It is true that this Oedipus had this summer a pre-release at the Teatro Grande Pompeya (Naples was involved as a co-producer), a kind of set-up in a memorial site that needs no introduction, the imposing partenopean ruins, but the work It has been commissioned, rehearsed and thought for the Olympic Theater of Vicenza, which was already inaugurated with this same work. On March 3, 1585, last Sunday of Carnival, the Olympic was opened for the first time with the representation of this Oedipus in which is the first stable covered theater that is preserved; the chronicles relate that the election of the title was then preceded by long debates of the Olympic Academy (which still today meets in the room adjoining the theater itself) and part of the miracle is that the scenery of that time, with the evocation of the seven streets of Thebes recreated by Scamozzi in those forced perspectives of wood, and still stands in the same place, can be seen and almost touched, and it is there where the actors and dancers of Wilson have deconstructed in a deconstructed way the sofoclianos texts in Greek, Latin, Italian, German and English, and where the classicist ritual has taken on a contemporary body in a magnetic staging, shining from beginning to end, intense and providing a tragic vibration of great depth.
It is true that every time we find a Wilson more “danced” and choreographic, as if the movement regulated and coach offer a window of language and structure that seems inexhaustible. This mark has already been seen since the time of The Knee Plays [visto en Madrid en el Festival de Otoño de 1985 en el Palacio de Congresos de La Castellana] with the help of the choreographer Suzushi Hanayagi, a personality that since then marked Wilson and entered into the genesis, the stylistic formula of the American, then taken up by Lucinda Childs.
The template chosen for this Oedipus is a declaration of principles and it is worthwhile to write it down. Almost all the actors go over 70 years, the dancers bring the contrast with their sculptural energy and youth. There is nothing casual about it. Mariano Rigillo (Naples, 1939) as relentless narrator, memory and thread of the work; Angela Winkler (Templin, Germany, 1944) in her figuration as an observer and questioner; Meg Harper (Evanston, Illinois, 1944) as Tiresias, a mythical dancer by Merce Cunningham, giving density to a pantomime full of orientalist severity; the saxophonist and plastic artist Dickie Landry (Louisiana, 1938), true catalyst spectrum (who does not remember his photos of William Burroughs?) with his music full of melancholy; Casilda Madrazo (Mexico, 1980) an experimental flamenco dancer embodying a hieratic Jocasta and finally Michalis Theophanous (Greece, 1982), an artist who unites dance and Apollonian presence in his Oedipus, introspective and powerful, and before he demonstrated his arts in the Adam’s Passion (2015) by Wilson himself with dance and choreography by Lucinda Childs and music by Arvo Pärt and here at the Olympic along with Dimitris Papaioanou in the evocative Primal Matter.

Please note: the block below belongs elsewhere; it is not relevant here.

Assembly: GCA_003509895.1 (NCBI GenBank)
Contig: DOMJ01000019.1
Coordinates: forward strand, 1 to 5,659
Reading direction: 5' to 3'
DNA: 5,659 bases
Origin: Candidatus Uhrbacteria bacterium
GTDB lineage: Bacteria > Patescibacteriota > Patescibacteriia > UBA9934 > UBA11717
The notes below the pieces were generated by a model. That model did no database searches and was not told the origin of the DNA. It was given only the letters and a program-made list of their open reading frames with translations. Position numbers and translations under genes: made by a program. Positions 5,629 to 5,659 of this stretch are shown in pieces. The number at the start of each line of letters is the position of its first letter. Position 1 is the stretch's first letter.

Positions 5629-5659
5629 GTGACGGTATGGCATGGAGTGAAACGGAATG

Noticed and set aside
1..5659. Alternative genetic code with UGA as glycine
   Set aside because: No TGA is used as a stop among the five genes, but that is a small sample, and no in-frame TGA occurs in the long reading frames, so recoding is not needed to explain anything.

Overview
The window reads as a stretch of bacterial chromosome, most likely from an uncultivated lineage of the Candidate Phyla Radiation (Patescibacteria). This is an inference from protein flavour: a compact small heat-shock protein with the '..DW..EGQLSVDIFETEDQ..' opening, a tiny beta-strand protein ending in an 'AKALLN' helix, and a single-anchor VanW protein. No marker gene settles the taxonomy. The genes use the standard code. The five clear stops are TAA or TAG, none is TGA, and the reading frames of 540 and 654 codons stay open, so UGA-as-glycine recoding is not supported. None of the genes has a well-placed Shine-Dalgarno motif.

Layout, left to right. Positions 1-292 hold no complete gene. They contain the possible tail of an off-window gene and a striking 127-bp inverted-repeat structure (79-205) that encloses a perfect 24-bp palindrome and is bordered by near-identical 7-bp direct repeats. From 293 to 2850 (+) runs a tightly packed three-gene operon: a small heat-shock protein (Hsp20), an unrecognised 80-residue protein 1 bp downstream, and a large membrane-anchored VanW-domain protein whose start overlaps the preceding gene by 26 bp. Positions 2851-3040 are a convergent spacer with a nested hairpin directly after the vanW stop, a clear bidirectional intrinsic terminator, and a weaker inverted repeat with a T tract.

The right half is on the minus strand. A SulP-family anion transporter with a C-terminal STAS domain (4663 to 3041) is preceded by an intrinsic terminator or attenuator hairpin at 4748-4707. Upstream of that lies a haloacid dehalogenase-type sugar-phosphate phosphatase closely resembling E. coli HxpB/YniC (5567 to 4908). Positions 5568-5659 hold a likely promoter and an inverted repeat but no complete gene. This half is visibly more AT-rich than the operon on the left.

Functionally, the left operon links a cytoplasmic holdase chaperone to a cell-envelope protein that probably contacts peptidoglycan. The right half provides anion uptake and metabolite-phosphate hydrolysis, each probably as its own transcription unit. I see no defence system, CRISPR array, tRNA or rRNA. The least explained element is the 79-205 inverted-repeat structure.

Matter the Rwandan Kayije Kagame, deified totem, beautiful and seductive, recites in several languages and walks among the public, balances its steps in the stands and brushes with their clothes to the public. It is not to ignore the plastic influence of Isamo Noguchi, present in costumes and objects. The 4th was Wilson’s birthday and Landry came out at the end with his glossy saxophone and the notes of Happy Birthday, which all the artists chanted, a moment that could even thrill the director himself, always had an imperturbable ice man in a black convent costume.
[*] First publication: Robert Salas: Robert Wilson da una nueva luz al Edipo de Sófocles. El Teatro Olímpico de Vicenza estrena un grandioso proyecto de carácter global bajo una perspectiva netamente coreográfica, El Pais, 6. Oct, 2018.
(14 September 2021)